* Trade war optimism fires up risk-taking
* Euro back above $1.13, still near three-month lows
* Quiet start to the week with U.S. markets closed
* Graphic: World FX rates in 2019
(Adds details, updates with latest prices)
By Tommy Wilkes
LONDON, Feb 18 (Reuters) - The euro rose past $1.13 and riskier
currencies like the Australian dollar strengthened on Monday as
optimism over a breakthrough in U.S.-China trade war talks encouraged investors.
The euro has been stuck in a trading range since November as
growing weakness in the euro zone economy offsets dwindling
expectations the Federal Reserve will raise U.S. interest rates again
But after dropping to a three-month low on Friday, the euro has
recovered, helped by renewed demand for riskier assets as hopes rose
for an end to the U.S.-China trade conflict after both sides reported
progress in talks.
"Generally the mood is still quite positive on the outlook
for trade," said Adam Cole, a currencies analyst at RBC Capital
Markets, adding that he thought the risk-on mood would continue.
"If anything we would be running with it. You have a
background of quite decent growth and a Fed that is putting rates on hold."
However, he said a better way to play the Fed's pausing of rate
increases was in dollar/yen, as more Japanese investors choose not to
hedge their purchases of dollar-denominated assets because they can
already earn a decent yield after last year's U.S. rate increase.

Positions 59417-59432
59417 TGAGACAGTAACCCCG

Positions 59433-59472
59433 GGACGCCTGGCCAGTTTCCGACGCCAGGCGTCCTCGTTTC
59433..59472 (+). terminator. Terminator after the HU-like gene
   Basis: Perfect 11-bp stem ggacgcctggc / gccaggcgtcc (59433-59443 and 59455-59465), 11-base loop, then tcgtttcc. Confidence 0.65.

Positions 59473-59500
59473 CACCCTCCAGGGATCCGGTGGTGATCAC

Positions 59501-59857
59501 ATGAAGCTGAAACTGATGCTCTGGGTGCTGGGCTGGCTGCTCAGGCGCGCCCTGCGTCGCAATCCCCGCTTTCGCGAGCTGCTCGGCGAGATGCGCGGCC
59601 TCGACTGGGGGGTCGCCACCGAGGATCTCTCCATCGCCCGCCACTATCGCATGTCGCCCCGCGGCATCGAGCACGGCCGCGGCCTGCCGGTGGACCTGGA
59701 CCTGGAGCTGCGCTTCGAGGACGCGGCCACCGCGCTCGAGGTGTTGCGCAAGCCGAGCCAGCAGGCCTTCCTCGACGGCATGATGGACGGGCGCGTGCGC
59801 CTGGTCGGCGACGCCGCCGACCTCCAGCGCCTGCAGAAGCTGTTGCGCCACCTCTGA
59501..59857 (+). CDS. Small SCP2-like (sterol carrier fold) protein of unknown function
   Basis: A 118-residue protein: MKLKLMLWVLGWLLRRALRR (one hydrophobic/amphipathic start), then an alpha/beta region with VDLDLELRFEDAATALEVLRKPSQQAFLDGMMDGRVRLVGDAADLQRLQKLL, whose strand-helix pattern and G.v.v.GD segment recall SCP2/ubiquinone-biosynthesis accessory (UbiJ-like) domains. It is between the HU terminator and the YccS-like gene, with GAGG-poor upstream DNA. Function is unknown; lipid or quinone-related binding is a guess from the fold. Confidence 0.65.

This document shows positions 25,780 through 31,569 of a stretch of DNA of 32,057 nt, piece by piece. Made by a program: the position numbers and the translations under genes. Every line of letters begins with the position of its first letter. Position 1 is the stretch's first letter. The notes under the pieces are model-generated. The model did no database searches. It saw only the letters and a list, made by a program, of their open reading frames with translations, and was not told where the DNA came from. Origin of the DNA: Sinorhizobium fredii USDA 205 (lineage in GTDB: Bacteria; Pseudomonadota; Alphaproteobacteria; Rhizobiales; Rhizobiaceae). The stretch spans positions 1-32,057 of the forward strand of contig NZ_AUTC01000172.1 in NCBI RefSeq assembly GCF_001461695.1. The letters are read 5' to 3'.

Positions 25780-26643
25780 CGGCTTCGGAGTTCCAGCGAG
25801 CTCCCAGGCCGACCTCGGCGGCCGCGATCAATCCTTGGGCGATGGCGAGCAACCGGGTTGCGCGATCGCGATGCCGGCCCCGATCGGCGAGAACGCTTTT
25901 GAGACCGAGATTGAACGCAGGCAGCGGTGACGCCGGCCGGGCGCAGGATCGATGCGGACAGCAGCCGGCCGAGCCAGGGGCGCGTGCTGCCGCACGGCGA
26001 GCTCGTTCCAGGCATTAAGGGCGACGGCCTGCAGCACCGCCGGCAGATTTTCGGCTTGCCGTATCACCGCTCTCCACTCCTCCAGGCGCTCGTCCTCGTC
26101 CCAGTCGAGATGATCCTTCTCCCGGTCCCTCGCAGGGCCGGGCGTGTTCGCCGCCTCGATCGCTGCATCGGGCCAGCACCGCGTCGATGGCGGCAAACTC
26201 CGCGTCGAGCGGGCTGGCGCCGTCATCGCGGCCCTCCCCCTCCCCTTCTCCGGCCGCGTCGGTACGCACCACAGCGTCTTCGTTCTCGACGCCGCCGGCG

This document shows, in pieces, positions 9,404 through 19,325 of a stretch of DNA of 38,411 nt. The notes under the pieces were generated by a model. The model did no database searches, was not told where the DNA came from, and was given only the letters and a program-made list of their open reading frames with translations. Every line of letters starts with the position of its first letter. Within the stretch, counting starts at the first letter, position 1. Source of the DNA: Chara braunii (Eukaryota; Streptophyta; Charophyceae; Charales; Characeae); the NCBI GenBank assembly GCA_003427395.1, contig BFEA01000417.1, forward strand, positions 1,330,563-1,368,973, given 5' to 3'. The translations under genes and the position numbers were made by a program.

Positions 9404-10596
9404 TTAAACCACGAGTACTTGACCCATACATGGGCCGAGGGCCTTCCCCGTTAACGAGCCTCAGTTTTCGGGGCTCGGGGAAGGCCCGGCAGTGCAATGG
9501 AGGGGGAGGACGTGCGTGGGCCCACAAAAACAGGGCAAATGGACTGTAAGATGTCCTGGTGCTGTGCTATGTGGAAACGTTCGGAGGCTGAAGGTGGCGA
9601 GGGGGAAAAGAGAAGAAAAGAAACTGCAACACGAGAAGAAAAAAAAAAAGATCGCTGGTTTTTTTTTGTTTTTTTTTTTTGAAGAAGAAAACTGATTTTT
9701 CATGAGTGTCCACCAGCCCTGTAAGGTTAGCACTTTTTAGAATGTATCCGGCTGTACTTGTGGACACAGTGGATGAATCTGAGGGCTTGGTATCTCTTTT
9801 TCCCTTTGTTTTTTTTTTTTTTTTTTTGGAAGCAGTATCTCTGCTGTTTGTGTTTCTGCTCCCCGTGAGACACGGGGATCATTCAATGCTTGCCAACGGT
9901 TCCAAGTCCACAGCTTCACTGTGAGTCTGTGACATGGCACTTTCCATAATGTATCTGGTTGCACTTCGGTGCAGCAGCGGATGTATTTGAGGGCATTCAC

Cole sees dollar/yen rising to 120 yen per dollar by the end of
2019 from current levels of 110.55.
The euro ticked 0.2 percent higher to $1.1317 , while the dollar
index - which measures the dollar against a basket of rivals - slipped
0.2 percent to 96.755 in a quiet session with U.S. markets closed for
a holiday on Monday.
Despite Monday's gains, traders are betting on a weaker euro in
the coming months. They expect the European Central Bank to maintain
its accommodative monetary policy amid slow growth, tepid inflation
and political uncertainties in the euro zone.
Commerzbank analysts said the euro remained vulnerable to any
flare-up in a U.S.-European trade dispute, too.
"There would be very little to report on the euro positive
side if this conflict were to escalate. The smallest economic
disruptions would no doubt be damaging for the euro in the light of
the fragile state of the euro zone economy," they wrote.
The Australian dollar, considered a barometer of risk sentiment,
rose 0.2 percent to $0.7150 .
Sterling gained 0.2 percent to $1.2918 , up from last week's
one-month lows, as traders awaited the next Brexit developments.
(Editing by Larry King)